“Imagining your tennis serve or mentally running through an upcoing speech might help you perform better, studies have shown, but the reasons why have been unclear. (new research confirms that…) The mental picture activates and strengthens the very neural circuits…that you will need to recruit when it is time to perform.”
Recent neuroscience studies of the brain during mental rehearsal (visual, linguistic, etc.) find that much of the brain that is activated during actual performance is also energized during imaginary performance. These findings lend support for two classroom teaching strategies to facilitate learning and actual performance.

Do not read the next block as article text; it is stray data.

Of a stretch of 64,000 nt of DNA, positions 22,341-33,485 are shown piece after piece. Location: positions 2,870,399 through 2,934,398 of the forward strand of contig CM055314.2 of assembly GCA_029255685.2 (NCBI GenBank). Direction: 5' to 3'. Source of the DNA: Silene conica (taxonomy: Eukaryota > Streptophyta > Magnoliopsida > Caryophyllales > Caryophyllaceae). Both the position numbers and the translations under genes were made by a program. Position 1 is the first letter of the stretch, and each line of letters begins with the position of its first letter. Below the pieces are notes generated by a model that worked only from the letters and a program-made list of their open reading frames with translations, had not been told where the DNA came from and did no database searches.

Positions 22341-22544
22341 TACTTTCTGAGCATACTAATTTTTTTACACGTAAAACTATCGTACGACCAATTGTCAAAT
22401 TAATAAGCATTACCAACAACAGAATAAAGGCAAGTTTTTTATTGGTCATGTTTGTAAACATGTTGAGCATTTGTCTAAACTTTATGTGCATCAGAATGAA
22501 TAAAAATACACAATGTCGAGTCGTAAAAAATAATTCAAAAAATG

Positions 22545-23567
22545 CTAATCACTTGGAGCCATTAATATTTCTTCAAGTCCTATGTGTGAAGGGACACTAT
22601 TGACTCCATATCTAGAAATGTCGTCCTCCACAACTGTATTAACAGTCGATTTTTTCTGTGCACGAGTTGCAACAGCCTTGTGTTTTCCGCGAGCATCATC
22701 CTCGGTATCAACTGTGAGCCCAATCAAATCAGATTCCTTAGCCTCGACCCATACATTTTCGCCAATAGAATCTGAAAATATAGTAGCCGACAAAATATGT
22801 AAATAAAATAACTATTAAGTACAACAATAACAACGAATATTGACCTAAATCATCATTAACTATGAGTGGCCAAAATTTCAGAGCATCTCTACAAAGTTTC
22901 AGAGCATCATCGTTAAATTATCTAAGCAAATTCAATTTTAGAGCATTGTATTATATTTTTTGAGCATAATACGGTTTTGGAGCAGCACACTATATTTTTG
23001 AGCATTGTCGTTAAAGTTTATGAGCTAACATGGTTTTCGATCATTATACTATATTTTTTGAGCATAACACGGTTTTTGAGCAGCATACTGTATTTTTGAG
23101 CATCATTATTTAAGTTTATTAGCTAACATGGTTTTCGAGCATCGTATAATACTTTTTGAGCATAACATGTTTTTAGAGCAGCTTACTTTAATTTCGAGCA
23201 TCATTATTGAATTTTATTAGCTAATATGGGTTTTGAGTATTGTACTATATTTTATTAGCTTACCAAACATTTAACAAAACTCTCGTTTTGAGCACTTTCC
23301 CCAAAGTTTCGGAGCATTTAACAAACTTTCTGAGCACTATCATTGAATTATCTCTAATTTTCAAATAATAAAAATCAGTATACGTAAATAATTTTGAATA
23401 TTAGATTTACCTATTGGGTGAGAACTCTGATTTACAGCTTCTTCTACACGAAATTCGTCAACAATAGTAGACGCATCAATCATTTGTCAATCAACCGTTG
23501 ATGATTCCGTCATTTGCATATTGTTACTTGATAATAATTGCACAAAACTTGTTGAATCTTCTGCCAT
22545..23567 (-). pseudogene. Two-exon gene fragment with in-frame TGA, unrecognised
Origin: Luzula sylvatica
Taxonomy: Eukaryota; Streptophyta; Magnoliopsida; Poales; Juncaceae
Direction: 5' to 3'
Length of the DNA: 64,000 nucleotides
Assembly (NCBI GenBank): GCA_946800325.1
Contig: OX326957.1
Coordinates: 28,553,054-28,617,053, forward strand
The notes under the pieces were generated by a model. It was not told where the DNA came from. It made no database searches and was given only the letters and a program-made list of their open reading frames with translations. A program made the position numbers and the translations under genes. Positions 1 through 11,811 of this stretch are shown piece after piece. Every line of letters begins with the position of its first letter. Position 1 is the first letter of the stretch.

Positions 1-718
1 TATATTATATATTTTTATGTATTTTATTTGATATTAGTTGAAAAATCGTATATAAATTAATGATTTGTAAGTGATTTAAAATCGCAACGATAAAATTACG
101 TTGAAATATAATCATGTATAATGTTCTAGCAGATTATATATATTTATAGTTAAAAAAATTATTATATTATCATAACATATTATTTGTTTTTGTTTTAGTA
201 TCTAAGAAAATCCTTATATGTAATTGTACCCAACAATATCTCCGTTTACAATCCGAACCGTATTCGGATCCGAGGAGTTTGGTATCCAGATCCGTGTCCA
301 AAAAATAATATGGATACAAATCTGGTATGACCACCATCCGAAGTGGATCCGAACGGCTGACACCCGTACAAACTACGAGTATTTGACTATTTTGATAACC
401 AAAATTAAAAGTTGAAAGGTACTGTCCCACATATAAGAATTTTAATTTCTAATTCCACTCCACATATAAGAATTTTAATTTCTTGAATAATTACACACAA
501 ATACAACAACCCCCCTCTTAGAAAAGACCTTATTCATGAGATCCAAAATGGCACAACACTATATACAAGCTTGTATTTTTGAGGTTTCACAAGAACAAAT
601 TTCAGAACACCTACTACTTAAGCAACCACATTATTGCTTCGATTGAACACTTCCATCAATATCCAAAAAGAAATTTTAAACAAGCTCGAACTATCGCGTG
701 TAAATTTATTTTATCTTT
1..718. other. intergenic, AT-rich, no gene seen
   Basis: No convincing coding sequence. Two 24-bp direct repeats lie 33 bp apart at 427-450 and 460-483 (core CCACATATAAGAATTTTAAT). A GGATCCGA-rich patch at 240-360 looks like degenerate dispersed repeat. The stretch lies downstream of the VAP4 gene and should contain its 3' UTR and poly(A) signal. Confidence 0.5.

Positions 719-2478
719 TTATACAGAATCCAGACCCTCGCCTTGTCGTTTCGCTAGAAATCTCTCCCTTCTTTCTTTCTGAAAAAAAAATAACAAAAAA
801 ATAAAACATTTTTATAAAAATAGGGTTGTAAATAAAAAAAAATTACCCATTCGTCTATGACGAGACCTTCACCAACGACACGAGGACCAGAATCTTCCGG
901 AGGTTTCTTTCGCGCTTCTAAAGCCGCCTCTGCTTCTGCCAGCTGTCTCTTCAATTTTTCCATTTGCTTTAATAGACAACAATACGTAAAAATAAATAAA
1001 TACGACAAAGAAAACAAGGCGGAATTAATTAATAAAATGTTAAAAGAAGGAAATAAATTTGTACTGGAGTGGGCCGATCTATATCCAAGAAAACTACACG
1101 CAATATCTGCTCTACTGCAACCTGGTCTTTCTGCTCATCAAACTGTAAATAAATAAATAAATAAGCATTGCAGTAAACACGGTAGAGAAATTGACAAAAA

Warm Up and Transitions . . .
To increase brain receptivity and preparedness for a difficult task (such as math), it is helpful to have students “warm up” their math brain with a transition task before doing math. This would involve a clear and detailed visualization of the calculations to be encountered. Students should be encouraged to create a richly detailed mentalization of the problems. One study even found that students who imagined themselves as the class “math whiz” doing the problem scored higher on a subsequent test. Speaking the guided visualization in a calm and reassuring voice would also serve to reduce students’ anxiety prior to doing math.
Scientific American Mind 25, No 5, Sept / Oct (2014). pg. 18.